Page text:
FARM & ACREAGE — The weather challenges for haying


By Tyler Williams, Extension Educator

The hay business is a difficult one, and the weather is often the root of the difficulties. Baling at midnight, lack of yield and delayed harvest are all issues that can be directly caused by weather. It never fails that it does not rain unless you have hay on the ground. So, here are a few common obstacles and helpful tips.

There are many cases when rain or damp conditions persist and the alfalfa windrow remains on the ground for days. This presents potential weed and regrowth issues for the area under the windrow. The weeds may require spraying to maintain quality and protect the alfalfa stand. The plants under the windrow will be delayed, which will cause part of the field to bloom later and may alter the timing of the next harvest. Although it is important to base the timing of the next harvest on the desired goal for your hay, if possible, wait for the delayed regrowth areas to begin to bloom before cutting.

High temperatures during the summer can cause alfalfa to bloom more rapidly, which may be misleading for the timing of the next harvest. Even though the crop has bloomed and “appears” ready for harvest, the high temperatures actually extend the recovery time from the previous cutting. High temperatures, especially at night, reduce the stored nutrients in the roots, which are required for plant vigor after cutting. This requires extra time between cuttings in order for the plant to build up its “reserves.”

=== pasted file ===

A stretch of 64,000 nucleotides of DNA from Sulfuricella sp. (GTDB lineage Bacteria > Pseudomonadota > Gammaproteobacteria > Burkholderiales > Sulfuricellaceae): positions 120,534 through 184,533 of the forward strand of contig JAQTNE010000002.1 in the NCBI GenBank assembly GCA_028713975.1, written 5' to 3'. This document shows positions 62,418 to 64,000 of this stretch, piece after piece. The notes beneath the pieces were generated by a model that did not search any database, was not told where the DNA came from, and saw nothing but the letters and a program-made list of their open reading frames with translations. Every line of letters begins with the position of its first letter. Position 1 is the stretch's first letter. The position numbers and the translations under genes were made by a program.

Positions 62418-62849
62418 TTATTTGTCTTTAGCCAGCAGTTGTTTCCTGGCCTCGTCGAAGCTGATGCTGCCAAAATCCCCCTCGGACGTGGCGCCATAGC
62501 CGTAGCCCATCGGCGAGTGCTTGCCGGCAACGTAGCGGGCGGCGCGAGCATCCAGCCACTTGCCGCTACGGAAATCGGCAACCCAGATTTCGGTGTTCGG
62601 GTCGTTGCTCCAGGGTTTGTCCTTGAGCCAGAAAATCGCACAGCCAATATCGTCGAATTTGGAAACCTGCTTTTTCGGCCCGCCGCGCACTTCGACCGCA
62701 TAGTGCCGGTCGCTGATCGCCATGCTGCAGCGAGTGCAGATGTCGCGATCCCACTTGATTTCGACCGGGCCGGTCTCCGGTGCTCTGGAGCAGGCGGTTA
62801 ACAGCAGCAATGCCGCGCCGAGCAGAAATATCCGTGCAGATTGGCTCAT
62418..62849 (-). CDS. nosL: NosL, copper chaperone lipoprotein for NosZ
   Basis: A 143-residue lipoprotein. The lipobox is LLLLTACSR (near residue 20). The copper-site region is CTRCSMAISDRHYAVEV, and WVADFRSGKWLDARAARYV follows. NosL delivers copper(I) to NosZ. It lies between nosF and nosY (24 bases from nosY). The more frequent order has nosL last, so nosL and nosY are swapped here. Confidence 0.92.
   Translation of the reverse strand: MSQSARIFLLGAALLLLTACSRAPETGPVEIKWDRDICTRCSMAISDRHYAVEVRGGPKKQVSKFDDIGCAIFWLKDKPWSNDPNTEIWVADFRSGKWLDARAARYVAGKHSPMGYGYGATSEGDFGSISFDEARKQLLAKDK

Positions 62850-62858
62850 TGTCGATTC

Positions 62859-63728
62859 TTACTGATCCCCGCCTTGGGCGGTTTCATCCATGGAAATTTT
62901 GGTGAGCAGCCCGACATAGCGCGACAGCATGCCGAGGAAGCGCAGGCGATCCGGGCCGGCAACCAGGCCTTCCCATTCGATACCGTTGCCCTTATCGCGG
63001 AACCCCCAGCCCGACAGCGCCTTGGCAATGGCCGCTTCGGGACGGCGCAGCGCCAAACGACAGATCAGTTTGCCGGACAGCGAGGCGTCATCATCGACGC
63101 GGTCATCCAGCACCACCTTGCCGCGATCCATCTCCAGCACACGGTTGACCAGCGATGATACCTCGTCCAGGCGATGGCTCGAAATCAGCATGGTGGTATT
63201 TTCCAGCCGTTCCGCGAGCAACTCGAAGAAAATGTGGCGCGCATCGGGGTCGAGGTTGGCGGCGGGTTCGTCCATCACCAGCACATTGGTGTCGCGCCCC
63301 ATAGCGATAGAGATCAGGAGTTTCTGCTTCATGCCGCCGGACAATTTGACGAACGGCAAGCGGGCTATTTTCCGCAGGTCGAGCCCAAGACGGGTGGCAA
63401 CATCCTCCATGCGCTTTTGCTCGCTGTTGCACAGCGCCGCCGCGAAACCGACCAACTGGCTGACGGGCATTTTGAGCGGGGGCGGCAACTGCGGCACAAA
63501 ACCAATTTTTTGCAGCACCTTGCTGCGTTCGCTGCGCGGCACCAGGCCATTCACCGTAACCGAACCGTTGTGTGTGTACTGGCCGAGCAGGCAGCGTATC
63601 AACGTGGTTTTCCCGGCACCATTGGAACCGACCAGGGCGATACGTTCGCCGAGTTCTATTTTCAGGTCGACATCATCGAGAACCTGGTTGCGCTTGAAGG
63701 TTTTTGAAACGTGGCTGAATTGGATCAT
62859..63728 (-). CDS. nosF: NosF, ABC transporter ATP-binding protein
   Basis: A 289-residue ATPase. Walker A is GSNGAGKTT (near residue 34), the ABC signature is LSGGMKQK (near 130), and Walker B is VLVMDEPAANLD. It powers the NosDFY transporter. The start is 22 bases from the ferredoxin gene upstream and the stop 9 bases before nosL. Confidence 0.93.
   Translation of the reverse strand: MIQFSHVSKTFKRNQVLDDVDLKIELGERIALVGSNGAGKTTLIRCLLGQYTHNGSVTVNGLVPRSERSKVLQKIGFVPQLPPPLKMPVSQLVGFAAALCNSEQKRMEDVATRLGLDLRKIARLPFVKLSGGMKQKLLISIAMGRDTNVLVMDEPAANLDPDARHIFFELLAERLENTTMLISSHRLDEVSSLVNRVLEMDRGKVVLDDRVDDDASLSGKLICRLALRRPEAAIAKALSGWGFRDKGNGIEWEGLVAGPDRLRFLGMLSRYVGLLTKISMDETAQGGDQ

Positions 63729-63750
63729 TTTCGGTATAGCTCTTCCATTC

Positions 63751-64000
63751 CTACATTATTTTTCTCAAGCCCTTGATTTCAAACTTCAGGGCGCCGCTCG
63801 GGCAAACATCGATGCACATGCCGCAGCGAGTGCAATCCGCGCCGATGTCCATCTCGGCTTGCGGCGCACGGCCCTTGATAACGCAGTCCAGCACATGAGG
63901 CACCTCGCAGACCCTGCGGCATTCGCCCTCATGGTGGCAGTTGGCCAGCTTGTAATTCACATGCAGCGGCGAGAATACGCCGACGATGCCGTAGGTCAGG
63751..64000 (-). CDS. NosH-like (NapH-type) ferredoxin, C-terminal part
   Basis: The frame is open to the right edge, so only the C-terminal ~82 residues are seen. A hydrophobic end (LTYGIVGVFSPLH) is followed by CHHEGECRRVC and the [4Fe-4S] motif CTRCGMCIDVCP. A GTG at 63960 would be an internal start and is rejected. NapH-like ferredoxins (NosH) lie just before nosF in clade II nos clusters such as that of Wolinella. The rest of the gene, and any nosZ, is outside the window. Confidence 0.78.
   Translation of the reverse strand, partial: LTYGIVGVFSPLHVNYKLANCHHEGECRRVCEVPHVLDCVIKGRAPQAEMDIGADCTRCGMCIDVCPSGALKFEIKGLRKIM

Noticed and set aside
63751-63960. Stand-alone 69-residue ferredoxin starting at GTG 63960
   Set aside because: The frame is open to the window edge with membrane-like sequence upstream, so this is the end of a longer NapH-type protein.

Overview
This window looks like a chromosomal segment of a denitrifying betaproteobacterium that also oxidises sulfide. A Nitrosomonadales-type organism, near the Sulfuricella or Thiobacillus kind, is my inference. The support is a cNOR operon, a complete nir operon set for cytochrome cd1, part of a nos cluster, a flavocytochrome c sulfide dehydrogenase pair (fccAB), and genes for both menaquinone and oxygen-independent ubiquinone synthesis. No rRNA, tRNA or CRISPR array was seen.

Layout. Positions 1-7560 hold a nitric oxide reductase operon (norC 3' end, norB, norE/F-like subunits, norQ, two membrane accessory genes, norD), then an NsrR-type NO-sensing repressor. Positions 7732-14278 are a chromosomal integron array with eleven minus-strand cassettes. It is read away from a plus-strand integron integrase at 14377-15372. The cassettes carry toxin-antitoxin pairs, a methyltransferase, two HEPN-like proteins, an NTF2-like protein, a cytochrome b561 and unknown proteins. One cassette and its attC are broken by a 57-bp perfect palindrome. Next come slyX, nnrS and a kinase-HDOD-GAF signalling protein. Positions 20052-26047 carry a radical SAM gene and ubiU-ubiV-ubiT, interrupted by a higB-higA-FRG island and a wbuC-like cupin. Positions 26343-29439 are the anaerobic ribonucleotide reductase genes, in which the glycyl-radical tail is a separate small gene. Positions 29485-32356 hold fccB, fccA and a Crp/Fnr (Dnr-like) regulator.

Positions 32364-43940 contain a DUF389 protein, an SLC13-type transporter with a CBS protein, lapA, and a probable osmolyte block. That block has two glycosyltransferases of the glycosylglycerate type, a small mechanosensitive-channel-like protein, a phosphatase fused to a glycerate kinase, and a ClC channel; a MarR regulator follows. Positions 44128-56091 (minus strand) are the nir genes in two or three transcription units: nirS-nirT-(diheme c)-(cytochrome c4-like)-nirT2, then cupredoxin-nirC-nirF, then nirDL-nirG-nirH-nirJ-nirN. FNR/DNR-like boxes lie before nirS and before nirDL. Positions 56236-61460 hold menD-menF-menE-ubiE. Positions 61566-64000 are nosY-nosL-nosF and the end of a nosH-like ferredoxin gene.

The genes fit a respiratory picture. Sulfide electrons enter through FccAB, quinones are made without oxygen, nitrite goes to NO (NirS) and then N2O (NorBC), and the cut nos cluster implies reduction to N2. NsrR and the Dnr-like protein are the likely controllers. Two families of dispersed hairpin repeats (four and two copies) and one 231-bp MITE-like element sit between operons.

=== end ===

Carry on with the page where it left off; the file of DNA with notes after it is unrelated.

Dry conditions in non-irrigated fields obviously pose a problem to alfalfa production. In extremely dry conditions, the alfalfa plant will be nearly dormant and will stop growing. It is difficult to know whether to windrow what is available or let it be. As the alfalfa continues to sit there, it will slowly lose feed value and tonnage. Harvesting the hay is an option, if there is enough feed to justify the fuel and labor. Grazing is also another option, but caution should be used for the risk of bloating. Cutting the hay may stimulate the alfalfa to try and regrow, but moisture is ultimately needed for those new shoots to grow.

Alfalfa quality is not only impacted by harvest timing, but it is also affected by curing, raking and baling conditions. Rain can take nutrients away from the plant during the curing process and can also cause mold. Getting hay to dry fast not only helps to avoid the potential for rain damage, but plant cells continue to respire until hay gets to about 50 percent moisture, losing potential weight. To help the dry-down time, spread the recently cut hay in a wide swath and turn the hay to expose moister hay underneath. Hay baled too wet can get moldy, over-heat or catch on fire. On the other extreme, raking or baling hay that is too dry can cause extreme leaf loss, which is the most valuable part of the plant. Rake the hay when it is about 40 percent moisture and bale dry hay when the leaves are re-wet by dew or high humidity.

Using forecast tools can help plan the cutting, raking and baling operations. Nebraska Extension’s AgriTools mobile app and the National Weather Service ( provide an hourly forecast graph for temperature, precipitation, dew point and humidity. This hourly forecast may help to plan the timing of the field operations in order to successfully yield a higher-quality hay product.

Source: Hay and Forage Minute – Dr. Bruce Anderson, UNL Professor of Agronomy, Extension Forage Specialist.